Now I find that the strangest things bring tears.  The mention of her love of Scrabble at her memorial service, the memory of how fond she was of my spastic puppy, just walking by her empty room.  It’s so cliche, having that empty room remind me of the empty place she has left in my life. 

Cutting the cake

John and Jane,
cutting their wedding cake

But the worst part is seeing my granddaddy missing the love of his life, with whom he shared 63 years of marriage and raised two children, seven grandchildren, a multitude of great-grands, and even a great-great grand.  He is lost without her, and I can only imagine how lost I would be without the love of my life.

John & Jane at piano

Still in love

I wonder how long it will be before those little reminders stop turning me into a blubbering idiot, and merely cause a bittersweet heartache.  Right now it’s still too fresh, and I don’t believe that there is a set amount of time that is supposed to pass before we “get over” the death of a loved one.  In fact, I’m not even sure such a state is possible.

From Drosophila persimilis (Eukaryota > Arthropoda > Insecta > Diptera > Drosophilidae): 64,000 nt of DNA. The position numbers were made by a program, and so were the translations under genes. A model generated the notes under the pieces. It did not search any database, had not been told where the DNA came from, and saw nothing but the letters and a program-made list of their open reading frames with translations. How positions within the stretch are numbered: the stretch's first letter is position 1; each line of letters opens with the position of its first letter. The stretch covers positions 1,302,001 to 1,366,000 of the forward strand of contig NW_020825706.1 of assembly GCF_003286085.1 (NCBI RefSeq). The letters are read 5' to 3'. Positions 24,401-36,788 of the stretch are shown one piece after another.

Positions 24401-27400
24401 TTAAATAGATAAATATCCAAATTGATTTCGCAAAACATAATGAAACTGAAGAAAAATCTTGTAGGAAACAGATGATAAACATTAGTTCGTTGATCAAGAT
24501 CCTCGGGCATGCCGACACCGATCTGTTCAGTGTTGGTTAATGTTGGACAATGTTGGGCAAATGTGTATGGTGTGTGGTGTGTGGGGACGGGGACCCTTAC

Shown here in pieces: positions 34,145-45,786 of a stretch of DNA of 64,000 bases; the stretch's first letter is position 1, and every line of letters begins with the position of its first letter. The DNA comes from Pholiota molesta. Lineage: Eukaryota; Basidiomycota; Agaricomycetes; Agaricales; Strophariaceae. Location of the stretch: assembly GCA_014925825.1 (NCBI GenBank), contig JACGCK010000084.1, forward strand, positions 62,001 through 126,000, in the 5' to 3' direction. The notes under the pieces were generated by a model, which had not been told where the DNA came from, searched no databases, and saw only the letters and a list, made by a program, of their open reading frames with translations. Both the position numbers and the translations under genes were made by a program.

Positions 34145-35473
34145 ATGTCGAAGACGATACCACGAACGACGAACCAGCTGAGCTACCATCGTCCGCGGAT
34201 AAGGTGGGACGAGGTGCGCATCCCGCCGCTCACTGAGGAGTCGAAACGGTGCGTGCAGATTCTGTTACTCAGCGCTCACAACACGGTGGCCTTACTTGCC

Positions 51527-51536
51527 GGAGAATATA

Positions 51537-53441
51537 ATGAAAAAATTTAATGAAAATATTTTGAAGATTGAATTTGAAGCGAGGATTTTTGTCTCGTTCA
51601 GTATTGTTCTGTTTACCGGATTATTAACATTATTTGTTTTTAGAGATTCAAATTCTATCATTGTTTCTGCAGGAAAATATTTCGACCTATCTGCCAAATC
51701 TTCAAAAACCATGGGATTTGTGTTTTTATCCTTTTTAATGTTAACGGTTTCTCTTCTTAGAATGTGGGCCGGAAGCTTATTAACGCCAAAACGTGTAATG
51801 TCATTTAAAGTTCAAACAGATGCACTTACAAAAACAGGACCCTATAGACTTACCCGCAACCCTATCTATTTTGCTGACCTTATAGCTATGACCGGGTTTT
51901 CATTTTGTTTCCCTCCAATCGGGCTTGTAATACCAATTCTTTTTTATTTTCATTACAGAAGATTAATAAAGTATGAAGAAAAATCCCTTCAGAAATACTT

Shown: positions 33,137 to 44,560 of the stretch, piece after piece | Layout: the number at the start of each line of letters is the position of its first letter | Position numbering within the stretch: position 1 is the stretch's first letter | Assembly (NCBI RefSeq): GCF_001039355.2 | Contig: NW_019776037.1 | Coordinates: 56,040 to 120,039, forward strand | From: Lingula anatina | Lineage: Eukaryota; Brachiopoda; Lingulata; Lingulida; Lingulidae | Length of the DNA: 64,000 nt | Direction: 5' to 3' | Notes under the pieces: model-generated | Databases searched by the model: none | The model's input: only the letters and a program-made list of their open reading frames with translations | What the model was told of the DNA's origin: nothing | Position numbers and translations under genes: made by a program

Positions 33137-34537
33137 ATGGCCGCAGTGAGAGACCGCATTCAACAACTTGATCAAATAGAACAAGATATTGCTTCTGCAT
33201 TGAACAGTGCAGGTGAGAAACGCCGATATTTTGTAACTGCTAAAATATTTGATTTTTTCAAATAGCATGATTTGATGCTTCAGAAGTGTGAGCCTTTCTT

But I remember how she was the last time I spoke to her.  I told her how much I loved her, and admonished her to take care of herself and to be careful.  I am so grateful that I was able to care for her for the last several months, even as challenging as she could be at times.  I remember all of the times I spent with her over the years, how much she loved me, and everything I learned from her.  And I am sure that I will see her again in heaven, where she will not be suffering any of the pain that has plagued her for most of her life.

That, above all, is my comfort.  I know I will see her again.

2008-03-08 Jane Johnny's wedding

Gran at my brother’s wedding in 2008

You are fiercely loved, Gran, and desperately missed.

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7 Important Lessons Deaf People Can Teach You About Communication

I think I can safely say that most of us who are not deaf have not spent much time pondering what it would be like if we were.  But since my daughter is becoming fairly proficient in sign language, I’ve not only thought more about what it must be like, but how my own methods of communication have room for improvement.  I think that’s why I found this short article so interesting.